J. L. BELL is a Massachusetts writer who specializes in (among other things) the start of the American Revolution in and around Boston. He is particularly interested in the experiences of children in 1765-75. He has published scholarly papers and popular articles for both children and adults. He was consultant for an episode of History Detectives, and contributed to a display at Minute Man National Historic Park.

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Friday, November 16, 2007

People Turned Out of Their Houses

On 16 Nov 1775, winter was approaching, and the British commanders besieged in Boston had to worry about moving their troops out of tents and into buildings, about firewood for warmth and cooking, and about food. Boston selectman Timothy Newell described the situation in his journal, recording every development as another injustice by the Crown:

Many people turned out of their houses for the troops to enter. The keys of our Meeting house cellars demanded of me by Major [William] Sheriff by order of General [William] Howe.

Houses, fences, trees &c. pulled down and carried off for fuel. My wharf and barn pulled down by order of General Robinson [actually Gen. Archibald Robertson of the Corps of Engineers].

Beef, Mutton, Pork at 1/6 pr. pound, Geese 14/ Fowls 6/8 L.M. [lawful money]
This the first time in his diary that Newell described the military forcing Bostonians out of their homes. It isn’t entirely clear whether those people owned those buildings, rented them, and were housed by the town in, say, the almshouse (which the military command had tried to empty). In any event, the army’s move was legal because of the war. Even the Third Amendment to the U.S. Constitution permits Congress to enact laws taking possession of homes for the use of troops in times of war.

I get the sense that the British army actually preferred to house its troops in large buildings, where they would be easier to supervise—hence the demand for the keys to the cellar of Newell’s meeting-house on Brattle Street.

Then comes the matter of firewood, a real crisis for the people left in Boston after coastal vessels had stopped bringing in cordwood. Among the other structures torn down and burned during the siege were Old North Meeting-House, John Hancock’s fence, and George Robert Twelves Hewes’s little shoemaking shop. The army also chopped down Liberty Tree for symbolic reasons, and pulled down the spire of the West Meeting-House so that spies couldn’t use it for signaling. It’s possible that Gen. Robertson had Newell’s wharf and barn removed (as opposed to being converted into a barracks) for similar security reasons. But the wood also certainly went into a fire.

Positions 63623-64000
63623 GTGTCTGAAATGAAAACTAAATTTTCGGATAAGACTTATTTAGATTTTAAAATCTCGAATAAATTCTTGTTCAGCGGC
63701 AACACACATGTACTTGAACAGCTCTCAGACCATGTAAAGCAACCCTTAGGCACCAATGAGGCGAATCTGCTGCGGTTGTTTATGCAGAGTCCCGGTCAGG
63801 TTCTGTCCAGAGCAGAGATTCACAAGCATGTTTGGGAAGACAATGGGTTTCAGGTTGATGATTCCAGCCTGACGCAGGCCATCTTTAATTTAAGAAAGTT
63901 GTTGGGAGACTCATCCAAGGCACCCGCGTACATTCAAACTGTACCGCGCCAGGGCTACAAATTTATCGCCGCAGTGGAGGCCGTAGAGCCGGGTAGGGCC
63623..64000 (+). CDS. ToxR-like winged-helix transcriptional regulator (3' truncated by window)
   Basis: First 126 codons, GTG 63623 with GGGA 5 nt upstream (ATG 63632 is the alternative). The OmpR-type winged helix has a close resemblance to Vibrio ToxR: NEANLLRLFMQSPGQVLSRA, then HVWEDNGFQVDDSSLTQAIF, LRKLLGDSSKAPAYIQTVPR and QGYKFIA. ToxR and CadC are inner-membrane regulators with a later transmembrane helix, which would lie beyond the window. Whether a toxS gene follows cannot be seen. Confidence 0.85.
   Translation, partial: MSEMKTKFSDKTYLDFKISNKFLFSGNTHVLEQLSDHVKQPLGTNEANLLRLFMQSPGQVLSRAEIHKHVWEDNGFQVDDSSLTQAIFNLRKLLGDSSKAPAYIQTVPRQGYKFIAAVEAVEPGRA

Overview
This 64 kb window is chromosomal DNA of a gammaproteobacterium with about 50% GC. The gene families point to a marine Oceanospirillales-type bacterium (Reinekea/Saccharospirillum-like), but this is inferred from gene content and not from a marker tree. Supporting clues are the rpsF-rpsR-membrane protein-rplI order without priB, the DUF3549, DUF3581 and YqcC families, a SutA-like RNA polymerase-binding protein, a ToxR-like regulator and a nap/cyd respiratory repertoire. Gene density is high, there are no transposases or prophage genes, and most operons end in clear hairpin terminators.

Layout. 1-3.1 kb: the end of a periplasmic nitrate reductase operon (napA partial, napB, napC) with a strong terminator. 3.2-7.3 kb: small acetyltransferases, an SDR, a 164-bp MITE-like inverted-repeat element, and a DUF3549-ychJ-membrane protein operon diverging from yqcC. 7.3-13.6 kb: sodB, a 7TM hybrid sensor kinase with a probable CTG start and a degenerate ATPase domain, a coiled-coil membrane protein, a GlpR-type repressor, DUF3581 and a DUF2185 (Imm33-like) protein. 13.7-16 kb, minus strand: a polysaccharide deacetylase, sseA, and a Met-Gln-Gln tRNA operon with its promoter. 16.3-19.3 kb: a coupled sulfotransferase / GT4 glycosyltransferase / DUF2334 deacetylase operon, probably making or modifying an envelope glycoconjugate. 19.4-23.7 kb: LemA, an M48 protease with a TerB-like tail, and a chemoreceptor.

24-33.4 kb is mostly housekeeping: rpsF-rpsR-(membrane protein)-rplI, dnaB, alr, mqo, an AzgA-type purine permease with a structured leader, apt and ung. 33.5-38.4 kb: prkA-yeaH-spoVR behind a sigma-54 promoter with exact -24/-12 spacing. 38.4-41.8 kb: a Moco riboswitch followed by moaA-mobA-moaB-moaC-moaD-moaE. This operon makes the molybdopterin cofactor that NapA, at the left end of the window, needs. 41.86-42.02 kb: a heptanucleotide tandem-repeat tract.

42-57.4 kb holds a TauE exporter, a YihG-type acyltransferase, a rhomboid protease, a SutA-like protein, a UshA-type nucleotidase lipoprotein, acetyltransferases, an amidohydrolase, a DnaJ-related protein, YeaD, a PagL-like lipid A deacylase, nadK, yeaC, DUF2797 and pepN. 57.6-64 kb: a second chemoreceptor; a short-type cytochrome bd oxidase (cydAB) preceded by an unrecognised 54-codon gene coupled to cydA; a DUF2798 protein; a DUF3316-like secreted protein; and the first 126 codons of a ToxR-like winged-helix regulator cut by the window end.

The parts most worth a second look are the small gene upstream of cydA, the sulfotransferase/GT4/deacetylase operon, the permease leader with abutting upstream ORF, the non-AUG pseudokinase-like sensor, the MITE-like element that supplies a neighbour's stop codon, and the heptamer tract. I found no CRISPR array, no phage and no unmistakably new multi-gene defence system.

4 comments:

Robert S. Paul said...

I'm reminded of a few months ago when I heard Sen. Schumer (of New York) say something like, "All the amendments have to be tempered; The first, second, third...."

And I had to wonder why ANYONE would want to temper the third.

I'm sure he wasn't really thinking about what each amendment was, but then you have to wonder why a senator wouldn't at least know the Bill of Rights.

J. L. Bell said...

I’m not familiar with that quote from Sen. Schumer, but certainly lawyers are well aware of the doctrine that no rights are absolute: there’s the "shouting ‘Fire!‘ in a crowded theater“ exception.

As the text shows, the Third Amendment is already tempered, in that it explicitly provides for quartering of troops in private homes during wartime if Congress creates such a law. That hasn’t really mattered since the U.S. of A. stopped fighting battles on its own soil over a century ago.

I’d argue that the First and Second Amendments are already tempered a little. The First has tortuous language that allowed Massachusetts, Connecticut, and New Hampshire to maintain their established religion. The Second has the “well-regulated militia” phrase.

Robert S. Paul said...

Oh I don't deny that some temperance is necessary, but I don't think you can claim the third is tempered if it itself has the caveat. I believe he was talking about free speech at the time.

And it wasn't so much that I disagreed (although in some ways I do), it just seemed odd to mention the third as being tempered, as if we'd sometimes find it necessary to quarter troops in peace time.

Unfortunately, the quote was a soundbite on the radio, and I never found any other sources.

Also, I won't get in to the well-regulated militia phrase. That's an argument for another day (and one I've made on my own blog countless times).

J. L. Bell said...

The Third Amendment definitely reflected a worry that prevailed in the 1700s but which we no longer have. On the other hand, we have what the Whigs of that time called a “standing army” that consumes a great deal of the nation’s resources.

As a result, I fear, a lot of the Constitution’s provisions about the military—the clause about Congress declaring war, Second and Third Amendments, &c.—are either practically moot or honored mainly in the breach.